Astorino Delivers First State of the County Address

Hezi Aris Archives 4 Comments


Astorino_Rob
Says county remains strong despite significant budget challenges;

Repeats pledge not to raise county property taxes next year 

Responding to pleas from residents to make Westchester more affordable, County Executive Robert P. Astorino used his first State of the County address tonight to give a candid assessment of why the county is facing a projected deficit of $166 million in 2011 – and how the county can close the gap without raising taxes and still preserve essential services.

“Closing a $166 million budget deficit would require a 30 percent tax hike,’’ Astorino said. “That’s beyond unacceptable. I was elected to stop spiraling tax hikes. I am committed to doing just that. In the fall, I will submit a budget to the Board of Legislators that is balanced and has a zero percent increase in the county tax levy.”

Astorino urged his partners on the Board of Legislators to join him in putting a budget together for 2011 that does not raise taxes. 

“It won’t be easy. It will require broad sacrifice. But it must be done,” he said. “The challenge is to make the tough calls and be willing to endure short-term pain and disruptions so that long-term solutions, which will allow the county to continue to provide services to those who need them the most, can emerge and take hold. As county executive, I am committed to doing just that.”

Astorino, who took office Jan. 1, delivered his speech from the Legislative Chambers of the Board of Legislators in White Plains. The speech covered three broad areas: the county’s people, its problems and Astorino’s plans to put the county on a firm footing for the future. In laying out a plan for the coming year, he said his priorities would be to protect essential services, promote economic growth and provide tax relief.

Because of the financial crisis, Astorino offered no new proposals for spending. But he did announce one major savings initiative: a financial-incentive package to encourage longtime employees to voluntarily leave their jobs. It is estimated that beginning in 2011 the incentive package would save between $6.8 and $19.1 million a year, depending on the number of employees who participate.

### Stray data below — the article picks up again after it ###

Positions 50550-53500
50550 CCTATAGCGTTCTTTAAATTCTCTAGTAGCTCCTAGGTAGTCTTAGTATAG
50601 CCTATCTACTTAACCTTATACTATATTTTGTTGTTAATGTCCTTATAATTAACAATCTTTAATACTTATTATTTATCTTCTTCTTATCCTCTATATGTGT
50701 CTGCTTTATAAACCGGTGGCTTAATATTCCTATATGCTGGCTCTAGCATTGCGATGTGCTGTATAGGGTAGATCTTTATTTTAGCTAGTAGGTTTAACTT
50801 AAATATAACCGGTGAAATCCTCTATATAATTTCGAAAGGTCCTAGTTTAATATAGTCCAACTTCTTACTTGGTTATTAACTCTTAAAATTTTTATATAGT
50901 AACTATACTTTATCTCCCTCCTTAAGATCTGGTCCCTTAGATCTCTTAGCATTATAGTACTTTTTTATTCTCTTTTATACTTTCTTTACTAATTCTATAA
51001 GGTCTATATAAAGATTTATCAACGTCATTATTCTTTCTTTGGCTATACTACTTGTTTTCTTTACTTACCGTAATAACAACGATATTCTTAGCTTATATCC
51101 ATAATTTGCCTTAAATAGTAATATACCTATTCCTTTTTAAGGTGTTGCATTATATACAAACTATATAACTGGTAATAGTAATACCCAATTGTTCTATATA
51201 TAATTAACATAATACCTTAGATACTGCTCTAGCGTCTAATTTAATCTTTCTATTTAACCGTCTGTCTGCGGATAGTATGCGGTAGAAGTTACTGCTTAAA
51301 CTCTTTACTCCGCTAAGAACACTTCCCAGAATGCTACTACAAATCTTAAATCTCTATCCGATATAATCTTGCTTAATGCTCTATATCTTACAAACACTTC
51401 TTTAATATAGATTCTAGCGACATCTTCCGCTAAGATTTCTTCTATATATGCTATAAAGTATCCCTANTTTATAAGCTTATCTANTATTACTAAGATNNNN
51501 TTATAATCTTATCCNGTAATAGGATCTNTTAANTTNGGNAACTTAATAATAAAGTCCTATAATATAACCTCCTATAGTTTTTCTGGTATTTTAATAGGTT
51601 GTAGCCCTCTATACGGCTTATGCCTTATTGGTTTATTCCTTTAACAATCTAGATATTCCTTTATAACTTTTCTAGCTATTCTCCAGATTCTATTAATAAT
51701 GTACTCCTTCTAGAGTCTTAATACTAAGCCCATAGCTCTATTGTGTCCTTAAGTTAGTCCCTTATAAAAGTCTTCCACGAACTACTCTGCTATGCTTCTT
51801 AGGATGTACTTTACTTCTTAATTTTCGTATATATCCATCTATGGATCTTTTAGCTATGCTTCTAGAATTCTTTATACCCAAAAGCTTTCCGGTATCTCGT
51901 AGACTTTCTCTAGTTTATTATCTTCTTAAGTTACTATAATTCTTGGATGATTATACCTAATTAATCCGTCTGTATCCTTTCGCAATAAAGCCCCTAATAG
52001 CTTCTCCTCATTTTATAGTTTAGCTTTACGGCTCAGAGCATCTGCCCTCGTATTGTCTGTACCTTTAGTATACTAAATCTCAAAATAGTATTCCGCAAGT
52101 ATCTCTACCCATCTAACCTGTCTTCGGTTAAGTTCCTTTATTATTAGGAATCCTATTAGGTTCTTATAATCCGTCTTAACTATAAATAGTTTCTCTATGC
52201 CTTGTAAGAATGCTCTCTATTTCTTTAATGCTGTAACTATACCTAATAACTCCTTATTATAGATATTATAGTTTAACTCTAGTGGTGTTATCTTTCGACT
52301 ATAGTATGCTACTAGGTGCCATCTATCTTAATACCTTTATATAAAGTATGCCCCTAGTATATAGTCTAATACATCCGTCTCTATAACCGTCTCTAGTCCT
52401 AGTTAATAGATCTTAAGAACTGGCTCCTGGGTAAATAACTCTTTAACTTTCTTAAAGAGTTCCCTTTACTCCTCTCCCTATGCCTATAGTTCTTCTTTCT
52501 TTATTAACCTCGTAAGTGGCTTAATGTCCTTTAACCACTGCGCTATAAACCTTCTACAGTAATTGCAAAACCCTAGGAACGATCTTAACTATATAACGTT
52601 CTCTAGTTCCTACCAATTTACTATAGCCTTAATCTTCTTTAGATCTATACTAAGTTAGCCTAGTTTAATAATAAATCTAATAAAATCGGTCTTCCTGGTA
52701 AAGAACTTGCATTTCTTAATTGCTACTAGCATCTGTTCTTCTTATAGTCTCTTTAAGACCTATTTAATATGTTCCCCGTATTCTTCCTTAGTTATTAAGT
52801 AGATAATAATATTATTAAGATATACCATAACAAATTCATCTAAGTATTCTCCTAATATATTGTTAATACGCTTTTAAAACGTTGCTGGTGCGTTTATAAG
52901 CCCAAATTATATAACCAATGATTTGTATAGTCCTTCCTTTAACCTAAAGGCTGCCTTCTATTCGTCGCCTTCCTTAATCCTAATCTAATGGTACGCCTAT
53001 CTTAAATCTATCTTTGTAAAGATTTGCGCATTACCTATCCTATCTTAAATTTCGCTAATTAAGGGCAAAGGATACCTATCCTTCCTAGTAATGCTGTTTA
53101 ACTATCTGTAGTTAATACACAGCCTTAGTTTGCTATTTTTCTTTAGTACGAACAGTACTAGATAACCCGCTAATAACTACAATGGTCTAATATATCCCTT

Astorino also unveiled a proposal that he is working on with MTA Chairman and President Jay Walder to have New York City extend one of its Manhattan express routes to include stops in Yonkers as a way of largely replicating Westchester’s BxM4C express route to Manhattan, which because of budget cuts is facing elimination. Connections to bus stops in Greenburgh would also be part of the plan.

“There are still a number of details to work out,” Astorino said. “But the talks are very promising at this point, and they demonstrate the importance of collaboration when it comes to finding ways to do more with less money.”

In December, the Spano administration and the Board of Legislators cut $3.6 million in funding to the Bee-Line bus service. Over the past two years, the state has reduced operating assistance by $4.2 million and the Governor’s proposed budget eliminates an additional $3.6 million, bringing total reductions to $11.4 million.

On other budget matters:

Astorino said a decision is near on a proposal to have the county switch from its current self-insured health plan administered by POMCO to the New York State Health Insurance Plan, commonly known as NYSHIP. Such a shift would provide employees with similar benefits while possibly saving taxpayers millions of dollars a year.

Astorino renewed his request to the legislators to act on his proposal to start having employees contribute to health care insurance. Westchester is only one of four counties in New York State that do not require employees to contribute to the cost of their health care.

Other savings proposals that are part of Astorino’s deficit-reduction plans include a pay freeze for employees, salary cuts and furloughs. These measures would all need either union or legislative approvals or both. Astorino urged the unions to make concessions to minimize layoffs, which could number as many as 1,600 under a worst-case scenario.